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Utah Legislature Votes To Move Away From Reliance On Cash Bail System

Photo of a building with the 'Bail Bonds' painted on the windows
KUER File Photo
The bail industry is opposing a bill passed by the Utah legislature that requires judges to consider other options for release besides cash bail.

A bill aimed at easing Utah’s reliance on its cash bail system passed the state Legislature Wednesday.

It requires judges to release people accused of low-level crimes using the least restrictive condition appropriate to their case. Those conditions could be things like weekly check-ins, drug tests and ankle monitors. They could also include cash bail. Judges have to consider public safety and the defendant’s likelihood to appear in court when assigning a condition for pretrial release. 

“They're being held in jail even though they haven't been convicted of anything,” said Sen. Todd Weiler, R-Woods Cross, the bill’s floor sponsor. “Many of them cannot afford to post bail. That often results in them losing their jobs and sometimes them losing their families. Individuals who are offered but cannot afford monetary bail often serve more time and custody than they would have served under a standard sentence.”

The bill is supported by the Statewide Association of Prosecutors and civil liberties groups, but not the bail industry.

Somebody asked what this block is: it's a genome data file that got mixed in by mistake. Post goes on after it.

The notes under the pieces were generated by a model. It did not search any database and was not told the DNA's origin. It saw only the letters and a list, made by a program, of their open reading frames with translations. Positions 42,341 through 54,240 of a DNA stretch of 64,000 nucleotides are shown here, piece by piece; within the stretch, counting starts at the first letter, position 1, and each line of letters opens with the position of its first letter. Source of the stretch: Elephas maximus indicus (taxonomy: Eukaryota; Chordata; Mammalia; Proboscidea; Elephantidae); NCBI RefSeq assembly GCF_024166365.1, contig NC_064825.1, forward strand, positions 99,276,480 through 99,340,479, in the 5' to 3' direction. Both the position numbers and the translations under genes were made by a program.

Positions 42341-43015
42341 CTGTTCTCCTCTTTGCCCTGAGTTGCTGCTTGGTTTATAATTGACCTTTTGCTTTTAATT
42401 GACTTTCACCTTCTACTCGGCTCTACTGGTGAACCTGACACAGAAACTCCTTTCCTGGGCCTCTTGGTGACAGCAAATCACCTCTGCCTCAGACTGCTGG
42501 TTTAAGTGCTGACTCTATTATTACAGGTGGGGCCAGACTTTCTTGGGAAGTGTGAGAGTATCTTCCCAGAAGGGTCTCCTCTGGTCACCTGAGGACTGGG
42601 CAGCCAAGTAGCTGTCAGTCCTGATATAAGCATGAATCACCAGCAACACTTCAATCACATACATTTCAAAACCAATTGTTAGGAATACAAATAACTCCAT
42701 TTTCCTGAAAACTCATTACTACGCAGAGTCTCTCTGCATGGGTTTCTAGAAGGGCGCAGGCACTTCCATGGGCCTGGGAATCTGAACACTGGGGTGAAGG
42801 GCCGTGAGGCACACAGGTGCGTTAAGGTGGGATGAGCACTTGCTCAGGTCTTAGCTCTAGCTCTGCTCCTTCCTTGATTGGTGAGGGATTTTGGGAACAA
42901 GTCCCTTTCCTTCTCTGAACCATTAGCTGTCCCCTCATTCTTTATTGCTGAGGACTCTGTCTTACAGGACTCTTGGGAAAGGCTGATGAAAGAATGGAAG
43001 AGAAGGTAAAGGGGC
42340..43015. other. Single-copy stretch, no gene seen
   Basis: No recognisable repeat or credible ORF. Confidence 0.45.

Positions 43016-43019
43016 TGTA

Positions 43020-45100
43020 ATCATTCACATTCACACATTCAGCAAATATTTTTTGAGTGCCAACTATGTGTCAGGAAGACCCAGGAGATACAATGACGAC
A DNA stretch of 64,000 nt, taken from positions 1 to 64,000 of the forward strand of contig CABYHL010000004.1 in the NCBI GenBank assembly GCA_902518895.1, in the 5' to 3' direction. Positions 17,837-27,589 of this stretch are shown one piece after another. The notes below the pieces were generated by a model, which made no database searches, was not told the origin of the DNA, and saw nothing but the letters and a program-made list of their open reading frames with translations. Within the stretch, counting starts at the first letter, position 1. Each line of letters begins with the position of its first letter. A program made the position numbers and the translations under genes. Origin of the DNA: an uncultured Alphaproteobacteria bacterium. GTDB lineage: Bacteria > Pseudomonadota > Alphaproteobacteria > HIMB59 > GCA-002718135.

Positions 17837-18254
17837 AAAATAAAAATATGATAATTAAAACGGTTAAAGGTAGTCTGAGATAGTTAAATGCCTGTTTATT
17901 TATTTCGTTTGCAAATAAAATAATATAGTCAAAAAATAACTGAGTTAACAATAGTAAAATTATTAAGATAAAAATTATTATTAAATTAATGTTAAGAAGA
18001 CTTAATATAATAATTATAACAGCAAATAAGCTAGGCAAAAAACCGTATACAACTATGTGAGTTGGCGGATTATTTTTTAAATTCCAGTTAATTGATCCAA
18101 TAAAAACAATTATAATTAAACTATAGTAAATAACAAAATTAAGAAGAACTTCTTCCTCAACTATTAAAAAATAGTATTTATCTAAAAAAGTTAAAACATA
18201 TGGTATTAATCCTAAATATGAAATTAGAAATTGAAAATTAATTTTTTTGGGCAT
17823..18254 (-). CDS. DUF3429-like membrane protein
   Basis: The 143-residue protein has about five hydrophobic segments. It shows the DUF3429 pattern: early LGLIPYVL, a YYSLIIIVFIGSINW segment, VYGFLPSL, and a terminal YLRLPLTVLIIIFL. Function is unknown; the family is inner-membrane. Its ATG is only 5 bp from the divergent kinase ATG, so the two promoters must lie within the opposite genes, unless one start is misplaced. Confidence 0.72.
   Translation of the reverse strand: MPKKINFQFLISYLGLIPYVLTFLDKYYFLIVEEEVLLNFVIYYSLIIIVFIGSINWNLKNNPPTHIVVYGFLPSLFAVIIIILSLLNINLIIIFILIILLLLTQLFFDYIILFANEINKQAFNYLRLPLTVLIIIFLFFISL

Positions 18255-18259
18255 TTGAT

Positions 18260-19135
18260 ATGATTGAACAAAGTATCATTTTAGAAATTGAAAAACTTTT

Critics said bail is the most effective way to ensure people return to court, and argued that moving away from it actually infringes on defendants’ rights. 

“A jail booking, a bail bond, and a concerned guarantor [of that bond] helping to guide a defendant down the right path is a valuable intervention tool,” said Will Carlos of the Utah Association of Professional Bondsmen and Agents. “H.B. 206 eliminates bail opportunities at every corner. I believe it violates Utah’s constitutional right to bail.”

Proponents of the bill have called it a “modest” approach, including Marina Lowe with the ACLU of Utah. She said this bill is a good start, but more reform is needed.

The Salt Lake County District Attorney’s Office already has a pretrial release program similar to what this bill calls for, and Lowe said this bill could help other counties start their own. 

“In other parts of the state, this might be a real change in terms of giving judges guidance on what they need to do,” Lowe said. “At the same time, there aren't a lot of counties at this point that have pretrial services available. So in a lot of counties, cash bail will still be the least restrictive.”

The bill now heads to the Gov. Gary Herbert’s desk.

Sonja Hutson is a politics and government reporter at KUER.
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